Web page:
5 5. Rafer Alston
Credit Rafer Alston with leveraging his status as a street ball legend into a notable 671-game NBA career filled with plenty of highs and lows. The guard once known as 'Skip to My Lou' turned a surprisingly productive 2003-04 campaign alongside Dwyane Wade with the Miami Heat into a $24 million contract in Toronto. When that fizzled out on account of questions about his attitude and work ethic, Alston still managed to find starting jobs in Houston and, later, in place of Jameer Nelson on the NBA Finals-bound Orlando Magic.
4 4. Isaiah Canaan
Murray State University alum Isaiah Canaan now has 60 NBA starts on his resume because, well, someone had to suit up for the deplorable Philadelphia 76ers. True, nine of those starts came for the playoff-bound Houston Rockets, who thrust him into duty after nabbing him with a second round pick in 2013 to address their own point guard inadequacies (see Beverley, Patrick). But Canaan might have found the only landing spot in the NBA that would grant him the opportunity to take about 10 shots a game and play 25 minutes per night.
3 3. Mike Bibby
In his heyday, Mike Bibby was a special player. The second pick of the 1998 draft never made an All-Star team, but he averaged as many as 21.1 points and 8.4 assists per game during a 14-season career that also featured an impressive 10 trips to the postseason. Most of those playoff appearances came as a member of the vaunted Sacramento Kings, with whom he enjoyed 40 playoff starts by age 25.
2 2. Jamaal Tinsley
There's something about former streetball players that make for intriguing NBA prospects but rarely effective players. We already discussed Rafer Alston earlier in this list and now we get to Jamaal Tinsley, who once went by the handle of "Mel Mel the Abuser" (no, not in the criminal sense). Tinsley, who once strung together a season of 15.4 points and 6.4 assists per game, seemed to have nine lives as an Indiana Pacer. Despite ranking among the league leaders in turnovers each season, he managed to last seven seasons in Indy.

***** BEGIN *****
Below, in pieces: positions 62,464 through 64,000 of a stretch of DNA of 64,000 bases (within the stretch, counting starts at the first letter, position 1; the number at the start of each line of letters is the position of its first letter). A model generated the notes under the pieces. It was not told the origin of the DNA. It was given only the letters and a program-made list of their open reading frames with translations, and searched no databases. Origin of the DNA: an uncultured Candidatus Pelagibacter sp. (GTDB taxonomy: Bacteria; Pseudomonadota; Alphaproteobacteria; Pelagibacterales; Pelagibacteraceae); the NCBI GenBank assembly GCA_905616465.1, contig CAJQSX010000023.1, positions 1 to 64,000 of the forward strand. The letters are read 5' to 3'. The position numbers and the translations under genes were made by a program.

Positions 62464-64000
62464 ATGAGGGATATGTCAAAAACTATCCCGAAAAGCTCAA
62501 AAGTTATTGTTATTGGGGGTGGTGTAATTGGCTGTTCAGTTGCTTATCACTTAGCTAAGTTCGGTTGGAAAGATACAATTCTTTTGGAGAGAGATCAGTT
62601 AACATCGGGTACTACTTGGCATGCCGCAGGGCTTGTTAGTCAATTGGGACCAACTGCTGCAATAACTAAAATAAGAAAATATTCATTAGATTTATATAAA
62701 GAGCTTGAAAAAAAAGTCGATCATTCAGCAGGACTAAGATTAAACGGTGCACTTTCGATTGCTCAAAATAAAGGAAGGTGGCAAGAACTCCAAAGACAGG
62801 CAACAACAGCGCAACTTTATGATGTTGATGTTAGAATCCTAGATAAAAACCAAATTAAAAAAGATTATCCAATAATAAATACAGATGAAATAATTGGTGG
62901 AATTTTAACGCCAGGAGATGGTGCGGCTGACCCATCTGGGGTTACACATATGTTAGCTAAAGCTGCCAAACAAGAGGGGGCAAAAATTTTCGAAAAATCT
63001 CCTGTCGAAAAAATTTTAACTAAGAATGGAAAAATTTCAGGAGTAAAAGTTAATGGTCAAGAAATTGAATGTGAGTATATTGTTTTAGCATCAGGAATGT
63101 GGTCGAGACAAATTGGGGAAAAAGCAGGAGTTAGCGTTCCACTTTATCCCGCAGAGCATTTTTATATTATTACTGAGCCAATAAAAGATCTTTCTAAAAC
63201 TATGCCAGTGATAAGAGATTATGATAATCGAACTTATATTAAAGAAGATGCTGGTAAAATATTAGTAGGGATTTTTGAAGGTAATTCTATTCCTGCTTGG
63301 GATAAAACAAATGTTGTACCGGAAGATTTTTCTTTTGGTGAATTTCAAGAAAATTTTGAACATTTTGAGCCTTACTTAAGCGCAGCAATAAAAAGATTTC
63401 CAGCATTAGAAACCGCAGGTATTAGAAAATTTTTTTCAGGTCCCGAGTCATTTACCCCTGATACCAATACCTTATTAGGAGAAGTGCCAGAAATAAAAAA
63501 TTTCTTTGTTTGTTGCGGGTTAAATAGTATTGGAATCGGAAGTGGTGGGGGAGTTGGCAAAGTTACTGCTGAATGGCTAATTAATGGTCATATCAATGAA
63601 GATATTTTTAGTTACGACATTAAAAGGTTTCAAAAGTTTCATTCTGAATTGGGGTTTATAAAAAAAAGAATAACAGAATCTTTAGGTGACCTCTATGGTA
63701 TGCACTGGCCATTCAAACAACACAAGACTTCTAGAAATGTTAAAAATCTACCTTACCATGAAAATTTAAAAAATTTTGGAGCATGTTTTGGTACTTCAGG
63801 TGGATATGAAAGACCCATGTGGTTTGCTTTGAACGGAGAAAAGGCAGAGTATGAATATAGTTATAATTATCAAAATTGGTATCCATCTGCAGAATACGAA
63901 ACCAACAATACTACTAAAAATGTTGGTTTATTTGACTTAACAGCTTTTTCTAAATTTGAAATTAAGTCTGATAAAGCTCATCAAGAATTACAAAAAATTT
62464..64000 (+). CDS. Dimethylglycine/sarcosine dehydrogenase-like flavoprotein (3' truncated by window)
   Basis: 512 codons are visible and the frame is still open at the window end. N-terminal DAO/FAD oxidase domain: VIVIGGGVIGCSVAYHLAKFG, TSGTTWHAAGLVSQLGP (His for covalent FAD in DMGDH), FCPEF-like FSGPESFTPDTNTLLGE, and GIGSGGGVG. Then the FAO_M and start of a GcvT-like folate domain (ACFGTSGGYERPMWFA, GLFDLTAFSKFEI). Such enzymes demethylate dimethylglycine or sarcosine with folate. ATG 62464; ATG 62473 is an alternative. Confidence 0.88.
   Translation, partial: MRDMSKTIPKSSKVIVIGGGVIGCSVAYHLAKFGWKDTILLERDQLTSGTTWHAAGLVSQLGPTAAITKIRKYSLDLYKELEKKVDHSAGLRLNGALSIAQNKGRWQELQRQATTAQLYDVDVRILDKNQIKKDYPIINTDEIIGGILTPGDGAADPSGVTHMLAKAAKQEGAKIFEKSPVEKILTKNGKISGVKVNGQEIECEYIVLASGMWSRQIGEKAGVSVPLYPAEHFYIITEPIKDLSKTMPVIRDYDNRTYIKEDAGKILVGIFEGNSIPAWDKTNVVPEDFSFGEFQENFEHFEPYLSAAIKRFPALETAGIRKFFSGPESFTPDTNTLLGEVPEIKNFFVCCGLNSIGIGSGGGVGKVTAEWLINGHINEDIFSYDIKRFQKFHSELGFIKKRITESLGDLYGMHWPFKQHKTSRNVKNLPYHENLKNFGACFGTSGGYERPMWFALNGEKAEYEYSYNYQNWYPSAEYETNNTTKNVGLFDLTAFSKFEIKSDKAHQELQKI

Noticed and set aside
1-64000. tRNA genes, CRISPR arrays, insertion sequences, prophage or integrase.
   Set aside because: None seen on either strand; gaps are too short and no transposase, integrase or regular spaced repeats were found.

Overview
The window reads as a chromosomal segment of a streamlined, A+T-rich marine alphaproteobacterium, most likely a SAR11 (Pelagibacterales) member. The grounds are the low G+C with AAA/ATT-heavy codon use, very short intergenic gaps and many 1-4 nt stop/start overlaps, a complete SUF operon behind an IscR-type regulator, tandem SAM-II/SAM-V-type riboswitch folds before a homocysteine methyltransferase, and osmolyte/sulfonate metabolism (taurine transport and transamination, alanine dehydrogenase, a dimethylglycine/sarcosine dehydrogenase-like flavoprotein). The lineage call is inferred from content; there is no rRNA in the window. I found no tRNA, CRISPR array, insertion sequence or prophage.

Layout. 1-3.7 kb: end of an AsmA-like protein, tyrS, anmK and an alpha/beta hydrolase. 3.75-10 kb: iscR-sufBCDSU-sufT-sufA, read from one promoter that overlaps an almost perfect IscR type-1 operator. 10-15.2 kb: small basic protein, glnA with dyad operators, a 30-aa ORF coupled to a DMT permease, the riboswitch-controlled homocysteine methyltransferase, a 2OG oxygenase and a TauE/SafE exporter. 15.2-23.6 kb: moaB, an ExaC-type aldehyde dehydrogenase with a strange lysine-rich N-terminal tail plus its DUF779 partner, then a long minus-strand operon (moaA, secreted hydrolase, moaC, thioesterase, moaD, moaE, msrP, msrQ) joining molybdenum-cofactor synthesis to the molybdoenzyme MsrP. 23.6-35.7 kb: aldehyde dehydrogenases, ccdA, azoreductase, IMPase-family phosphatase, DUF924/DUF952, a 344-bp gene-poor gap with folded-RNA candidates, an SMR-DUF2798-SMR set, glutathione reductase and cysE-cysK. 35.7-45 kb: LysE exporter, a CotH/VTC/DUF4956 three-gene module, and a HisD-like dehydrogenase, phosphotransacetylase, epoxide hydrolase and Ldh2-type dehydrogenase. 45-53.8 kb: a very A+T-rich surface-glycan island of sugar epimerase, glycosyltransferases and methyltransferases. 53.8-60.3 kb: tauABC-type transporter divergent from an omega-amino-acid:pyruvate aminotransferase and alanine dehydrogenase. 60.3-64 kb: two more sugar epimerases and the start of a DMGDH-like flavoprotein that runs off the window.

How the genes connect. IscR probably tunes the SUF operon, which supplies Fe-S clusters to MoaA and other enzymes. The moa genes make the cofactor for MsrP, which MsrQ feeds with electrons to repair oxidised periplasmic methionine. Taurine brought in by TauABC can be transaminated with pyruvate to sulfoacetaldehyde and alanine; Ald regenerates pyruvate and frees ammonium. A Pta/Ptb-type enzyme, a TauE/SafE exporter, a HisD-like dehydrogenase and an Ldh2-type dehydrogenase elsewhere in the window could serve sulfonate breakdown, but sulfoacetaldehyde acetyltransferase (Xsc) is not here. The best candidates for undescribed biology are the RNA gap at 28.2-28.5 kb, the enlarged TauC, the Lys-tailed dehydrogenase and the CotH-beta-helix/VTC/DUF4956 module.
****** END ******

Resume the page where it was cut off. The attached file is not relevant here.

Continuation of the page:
1 1. Raymond Felton
Raymond Felton has now spent 11 seasons in the NBA, often seemingly in spite of himself. After all, clashing with your head coach, complaining about playing time, showing up to training camp out of shape and being arrested on gun felony charges are all actions capable of resulting in a messy divorce between player and team - and Felton has done all of them!
On the court, Felton has been just good enough to remain gainfully employed. The former UNC standout's career averages of 12.4 points and 6.0 assists per gamehelp overcome his 2.4 career turnover per game rate, but you would think NBA general managers would be just as content to opt for a serviceable point guard without the added baggage. And yet, here he remains, having just signed a new contract with the Los Angeles Clippers after starting 223 games over the past five seasons for the Portland Trail Blazers, New York Knicks and Dallas Mavericks.